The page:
PhD candidate calls for rational voices in ‘panic Corona epidemic’
At a time when panic is spreading faster than the epidemic, PhD candidate in the Department of Sociology Shan Haiyue calls on people’s rational voices against acts of discrimination and violence against overseas Chinese. Haiyue has sent in an opinion piece in New York Times written in Chinese titled ‘“Is it better to stay away from Chinese people to prevent viruses?” Facing discrimination in Europe setting.’ in order to raise more awareness in current critical circumstance.
03/10/2020 | 10:11 AM
Later in the day, Dutch Prime Minister Mark Rutte made a clear statement at a press conference against discrimination caused by the new coronavirus. The next day, Dutch Chinese media platform Hollenet led the drafting of a petition in an attempt to address the issue to the Dutch government, hoping that the entire society would face discrimination rationally. Over the next few days, the major media in the Netherlands successively reported the adverse effects of these events, and the topic #ikbengeenvirus also became a trending topic. “Many Dutch people told me that they felt extremely ashamed and angry towards these behaviors”, shared Haiyue.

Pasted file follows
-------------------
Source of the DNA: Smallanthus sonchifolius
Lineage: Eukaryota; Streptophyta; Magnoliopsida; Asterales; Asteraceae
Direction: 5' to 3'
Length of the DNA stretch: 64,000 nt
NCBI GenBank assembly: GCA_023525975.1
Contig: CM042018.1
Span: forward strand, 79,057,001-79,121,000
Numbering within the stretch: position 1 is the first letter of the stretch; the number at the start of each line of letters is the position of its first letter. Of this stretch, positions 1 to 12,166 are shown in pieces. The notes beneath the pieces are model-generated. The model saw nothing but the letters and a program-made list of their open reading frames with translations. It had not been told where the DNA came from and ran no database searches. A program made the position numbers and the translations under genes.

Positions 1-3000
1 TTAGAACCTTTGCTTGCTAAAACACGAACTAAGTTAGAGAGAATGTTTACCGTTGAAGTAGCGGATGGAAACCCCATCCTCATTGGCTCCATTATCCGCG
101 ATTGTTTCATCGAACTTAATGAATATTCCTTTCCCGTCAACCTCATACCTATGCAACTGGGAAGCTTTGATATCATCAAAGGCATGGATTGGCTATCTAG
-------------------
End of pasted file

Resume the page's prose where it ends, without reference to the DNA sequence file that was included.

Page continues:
As influence of the incident continued to expand, on the 10th, radio DJ Lex Gaarthuis apologized for two minutes on the evening show. Meantime the judge of Holland's Got Talent show_ Gordon, also apologized for his previous behavior six years ago which he made fun of a Chinese contestant on the show. Till eleventh, the Dutch police department received hundreds of reports regarding to the discriminating songs played by Radio10. The Dutch public prosecutor's office (OM) decided to characterize the songs in violation of the criminal law and conducted as a criminal investigation. Later on the twelfth, more and more Chinese families requested kindergartens and elementary schools to ban singing the song of ‘Hanky Panky Sjanghai’, which the lyrics discriminated against the sound and appearance of Chinese. Till fourteenth, the number of signature petitions reached more than 56,000.